Real Beauty…

18 04 2013

As a woman we’re constantly getting the message that we are not valuable without beauty.  We are sure that age, weight, moles, freckles, scars and wrinkles make us ugly.  That who we are and what we do with our lives isn’t as important as how we look.

Dove has a Real Beauty campaign meant to show that we often see ourselves less positively then others view us but it created a backlash by those who say that is ONLY IF you happen to adhere to what society has always said is beautiful, because they basically chose young pretty, thin, woman to do the study with.  

What do you think about the Dove Campaign?  Do you think that all the critics are right?  

I would love to study this further.  This is fascinating to me.  I want to do a much larger study.  Would the people describing the participants that were being drawn be just as positive and forgiving of flaws if the people being drawn didn’t fit that profile?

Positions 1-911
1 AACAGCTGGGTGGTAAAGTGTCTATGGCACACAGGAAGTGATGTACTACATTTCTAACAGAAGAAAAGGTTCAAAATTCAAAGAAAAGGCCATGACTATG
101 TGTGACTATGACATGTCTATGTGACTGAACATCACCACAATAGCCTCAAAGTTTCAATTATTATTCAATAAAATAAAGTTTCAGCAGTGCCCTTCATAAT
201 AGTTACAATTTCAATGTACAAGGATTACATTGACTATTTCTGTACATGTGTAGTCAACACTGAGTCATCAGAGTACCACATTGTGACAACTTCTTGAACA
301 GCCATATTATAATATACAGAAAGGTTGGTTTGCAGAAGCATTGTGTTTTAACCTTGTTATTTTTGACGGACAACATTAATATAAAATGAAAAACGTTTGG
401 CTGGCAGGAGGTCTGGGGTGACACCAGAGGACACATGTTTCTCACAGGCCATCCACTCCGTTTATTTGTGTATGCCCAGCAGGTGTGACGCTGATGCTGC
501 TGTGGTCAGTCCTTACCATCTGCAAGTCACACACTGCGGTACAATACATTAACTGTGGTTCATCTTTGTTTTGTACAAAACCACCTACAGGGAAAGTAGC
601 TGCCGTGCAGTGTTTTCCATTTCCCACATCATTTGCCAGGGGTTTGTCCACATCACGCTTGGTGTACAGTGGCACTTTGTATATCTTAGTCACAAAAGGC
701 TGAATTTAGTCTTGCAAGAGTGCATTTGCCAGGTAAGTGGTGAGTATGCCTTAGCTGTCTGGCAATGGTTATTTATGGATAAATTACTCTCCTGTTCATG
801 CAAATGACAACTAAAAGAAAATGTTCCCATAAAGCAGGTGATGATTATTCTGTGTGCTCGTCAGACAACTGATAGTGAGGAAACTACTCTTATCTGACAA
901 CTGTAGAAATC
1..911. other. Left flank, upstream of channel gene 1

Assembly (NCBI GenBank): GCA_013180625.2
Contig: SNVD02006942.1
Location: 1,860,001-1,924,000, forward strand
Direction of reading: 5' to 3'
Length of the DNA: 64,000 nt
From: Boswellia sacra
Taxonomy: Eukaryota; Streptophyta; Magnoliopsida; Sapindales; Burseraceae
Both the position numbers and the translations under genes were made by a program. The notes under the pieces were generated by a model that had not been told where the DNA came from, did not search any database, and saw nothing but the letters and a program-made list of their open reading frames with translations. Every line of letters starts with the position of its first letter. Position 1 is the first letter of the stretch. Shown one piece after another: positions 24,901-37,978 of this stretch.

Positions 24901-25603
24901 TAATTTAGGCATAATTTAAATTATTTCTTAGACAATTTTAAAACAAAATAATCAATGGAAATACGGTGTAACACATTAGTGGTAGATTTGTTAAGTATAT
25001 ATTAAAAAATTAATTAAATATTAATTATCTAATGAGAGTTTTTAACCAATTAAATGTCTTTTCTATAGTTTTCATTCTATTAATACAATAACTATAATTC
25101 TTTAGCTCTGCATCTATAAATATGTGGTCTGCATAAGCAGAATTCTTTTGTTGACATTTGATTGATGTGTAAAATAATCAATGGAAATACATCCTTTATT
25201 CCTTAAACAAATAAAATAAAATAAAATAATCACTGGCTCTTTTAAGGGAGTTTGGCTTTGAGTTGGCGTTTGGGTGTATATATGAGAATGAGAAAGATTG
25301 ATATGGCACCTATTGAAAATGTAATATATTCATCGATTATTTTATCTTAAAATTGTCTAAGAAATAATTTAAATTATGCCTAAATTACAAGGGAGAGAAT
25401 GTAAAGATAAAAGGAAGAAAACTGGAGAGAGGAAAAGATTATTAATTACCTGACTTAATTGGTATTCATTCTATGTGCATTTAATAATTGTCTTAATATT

Do you think if the participants were all fat that the outcome would have been the same?  Would it change if the participants that were drawn were all over 70?  Or Men?

How would it change things if the people describing the person being drawn were from different cultures or economic backgrounds?   Would we get a different outcome?



2 responses

19 04 2013
Velcro Not Strings

I agree with the fact that Men would never be featured in this kind of commercial, because their self worth isn’t attached only to their looks. It is sad that for so many woman it is and true that this commercial doesn’t really address that issue.

19 04 2013

I think that the Dove “Real Women” campaign and commercials would never be aired if they didn’t feature attractive women that didn’t physically deviate too far from what viewers are used to seeing on TV. Also, I don’t think that men would ever be featured in such a commercial. Men are not required to be attractive therefore there is no reason to attempt to bolster their self-esteem in an incredibly superficial way. Really, I have a problem with the entire campaign because it publically represents itself as a gift to women when it’s just an advertising tactic.

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